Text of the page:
All in I think any advantage in taking this tariff for it's lower per kWh off-peak rate is created by them overcharging for the EV charger.
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Why bother? - well, there is no planet B
linesrg
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« Reply #17 on: May 06, 2019, 08:41:40 PM »

Good Evening All,

Yet again when I go to the energy comparison web sites, even though I'm now down to seeking a quote based on circa 7000kW year with 42% on Economy 7, those nice people at bulb still come out top................

I have no connection with them but in terms of price and customer service I do wish I'd stayed with them and not transferred to Economy Energy and nor would I still be waiting for the incompetents at Ovo Energy to get my meter registered on the National Database so I can transfer back to bulb  banghead

Regards

Richard
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1.28kW on a Lorentz ETATRACK1000 + 1.44kW/ SB3000TL-21 (FIT), 1.28kW/ SB1700 (ROO/FIT). CTC GSi12 heat pump/Ecosol/Flowbox 8010e/Gledhill ASL0085 EHS/3off Navitron 4720AL Solar ET & Immersun T1060/T1070/T1090. 3.375kW/ SMA SB3600TL-21 and a Sunny Island 4.4M-12 c/w 15.2kWh battery and a Renault Zoe.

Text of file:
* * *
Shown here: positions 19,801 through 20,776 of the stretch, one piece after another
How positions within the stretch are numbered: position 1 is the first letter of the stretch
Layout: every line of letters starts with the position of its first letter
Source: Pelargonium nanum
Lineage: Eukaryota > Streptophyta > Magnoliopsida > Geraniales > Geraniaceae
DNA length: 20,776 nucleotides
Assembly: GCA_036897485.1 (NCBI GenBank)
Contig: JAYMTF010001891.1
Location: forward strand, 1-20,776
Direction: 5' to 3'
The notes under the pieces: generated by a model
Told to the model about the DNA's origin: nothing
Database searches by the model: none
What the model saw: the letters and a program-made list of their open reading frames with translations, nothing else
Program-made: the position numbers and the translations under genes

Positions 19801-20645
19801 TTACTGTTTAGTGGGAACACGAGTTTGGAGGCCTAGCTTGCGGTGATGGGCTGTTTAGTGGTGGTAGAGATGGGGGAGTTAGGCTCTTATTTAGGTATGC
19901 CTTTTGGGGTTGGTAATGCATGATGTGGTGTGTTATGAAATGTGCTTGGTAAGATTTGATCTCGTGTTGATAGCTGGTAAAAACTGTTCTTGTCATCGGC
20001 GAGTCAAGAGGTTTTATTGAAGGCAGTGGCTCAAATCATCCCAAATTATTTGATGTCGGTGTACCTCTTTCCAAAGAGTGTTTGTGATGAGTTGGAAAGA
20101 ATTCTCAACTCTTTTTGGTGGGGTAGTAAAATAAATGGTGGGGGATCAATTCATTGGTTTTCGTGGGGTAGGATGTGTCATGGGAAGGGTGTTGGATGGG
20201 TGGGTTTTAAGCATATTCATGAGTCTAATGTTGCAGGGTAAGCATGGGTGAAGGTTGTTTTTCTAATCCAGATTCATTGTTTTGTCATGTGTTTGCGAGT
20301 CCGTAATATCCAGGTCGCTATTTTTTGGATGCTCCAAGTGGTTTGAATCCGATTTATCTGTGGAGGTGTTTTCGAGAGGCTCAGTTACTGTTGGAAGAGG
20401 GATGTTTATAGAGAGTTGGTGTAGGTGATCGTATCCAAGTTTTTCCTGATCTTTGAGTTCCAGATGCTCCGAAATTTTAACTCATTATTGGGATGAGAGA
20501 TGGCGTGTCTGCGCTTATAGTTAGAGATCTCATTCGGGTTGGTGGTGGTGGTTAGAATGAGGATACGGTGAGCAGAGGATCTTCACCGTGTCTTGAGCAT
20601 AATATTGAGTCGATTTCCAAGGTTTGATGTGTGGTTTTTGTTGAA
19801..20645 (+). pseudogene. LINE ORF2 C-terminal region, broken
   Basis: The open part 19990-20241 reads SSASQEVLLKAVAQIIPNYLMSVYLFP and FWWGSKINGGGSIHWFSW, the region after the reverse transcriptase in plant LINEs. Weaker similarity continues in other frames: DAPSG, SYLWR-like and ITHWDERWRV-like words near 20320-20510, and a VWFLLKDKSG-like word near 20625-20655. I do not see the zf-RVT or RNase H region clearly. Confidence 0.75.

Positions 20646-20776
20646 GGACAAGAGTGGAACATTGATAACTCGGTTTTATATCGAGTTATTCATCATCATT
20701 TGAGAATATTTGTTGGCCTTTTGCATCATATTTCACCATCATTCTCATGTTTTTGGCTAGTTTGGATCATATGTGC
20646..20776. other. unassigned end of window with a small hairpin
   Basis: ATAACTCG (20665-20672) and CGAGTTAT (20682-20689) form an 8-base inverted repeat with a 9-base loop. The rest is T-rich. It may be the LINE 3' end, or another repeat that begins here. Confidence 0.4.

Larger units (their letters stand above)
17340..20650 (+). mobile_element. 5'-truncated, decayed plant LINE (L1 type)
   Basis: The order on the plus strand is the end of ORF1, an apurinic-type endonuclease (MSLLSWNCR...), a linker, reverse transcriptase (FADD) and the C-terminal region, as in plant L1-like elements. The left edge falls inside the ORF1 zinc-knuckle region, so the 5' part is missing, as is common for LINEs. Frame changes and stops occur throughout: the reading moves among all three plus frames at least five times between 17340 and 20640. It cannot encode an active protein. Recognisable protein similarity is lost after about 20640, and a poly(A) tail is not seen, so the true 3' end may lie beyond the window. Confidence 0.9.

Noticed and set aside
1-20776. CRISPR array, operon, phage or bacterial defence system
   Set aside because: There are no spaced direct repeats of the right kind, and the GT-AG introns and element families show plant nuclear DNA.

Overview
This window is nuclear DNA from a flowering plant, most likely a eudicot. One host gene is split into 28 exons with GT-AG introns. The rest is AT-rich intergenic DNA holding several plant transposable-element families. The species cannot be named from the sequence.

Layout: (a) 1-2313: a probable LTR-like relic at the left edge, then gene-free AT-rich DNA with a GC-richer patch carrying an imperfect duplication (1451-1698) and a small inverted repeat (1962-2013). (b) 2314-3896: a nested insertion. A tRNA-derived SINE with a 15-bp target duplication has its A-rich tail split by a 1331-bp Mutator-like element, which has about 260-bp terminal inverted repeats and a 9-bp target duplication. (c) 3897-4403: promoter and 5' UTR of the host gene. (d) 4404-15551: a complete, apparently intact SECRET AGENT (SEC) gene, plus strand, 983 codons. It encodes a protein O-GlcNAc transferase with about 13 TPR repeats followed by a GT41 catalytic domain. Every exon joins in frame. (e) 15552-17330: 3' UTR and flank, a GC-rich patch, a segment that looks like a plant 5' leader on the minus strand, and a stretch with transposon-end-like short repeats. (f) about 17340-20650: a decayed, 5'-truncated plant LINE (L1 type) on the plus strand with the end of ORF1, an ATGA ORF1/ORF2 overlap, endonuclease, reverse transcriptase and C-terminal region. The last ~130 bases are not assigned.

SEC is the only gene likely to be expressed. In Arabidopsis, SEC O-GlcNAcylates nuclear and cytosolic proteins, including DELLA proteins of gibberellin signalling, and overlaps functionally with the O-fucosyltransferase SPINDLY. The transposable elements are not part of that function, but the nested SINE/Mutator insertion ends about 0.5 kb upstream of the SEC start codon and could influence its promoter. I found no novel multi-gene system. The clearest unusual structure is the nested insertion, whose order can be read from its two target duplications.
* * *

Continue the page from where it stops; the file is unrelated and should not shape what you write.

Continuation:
NugentS
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« Reply #18 on: May 08, 2019, 05:58:03 AM »

Octopus also have an "agile" tariff which tracks the wholesale price of electricity, marks it up and then charges you that price on a 30 minute basis
They advertise that sometimes prices go <0.00 p/unit. I guess not for long though.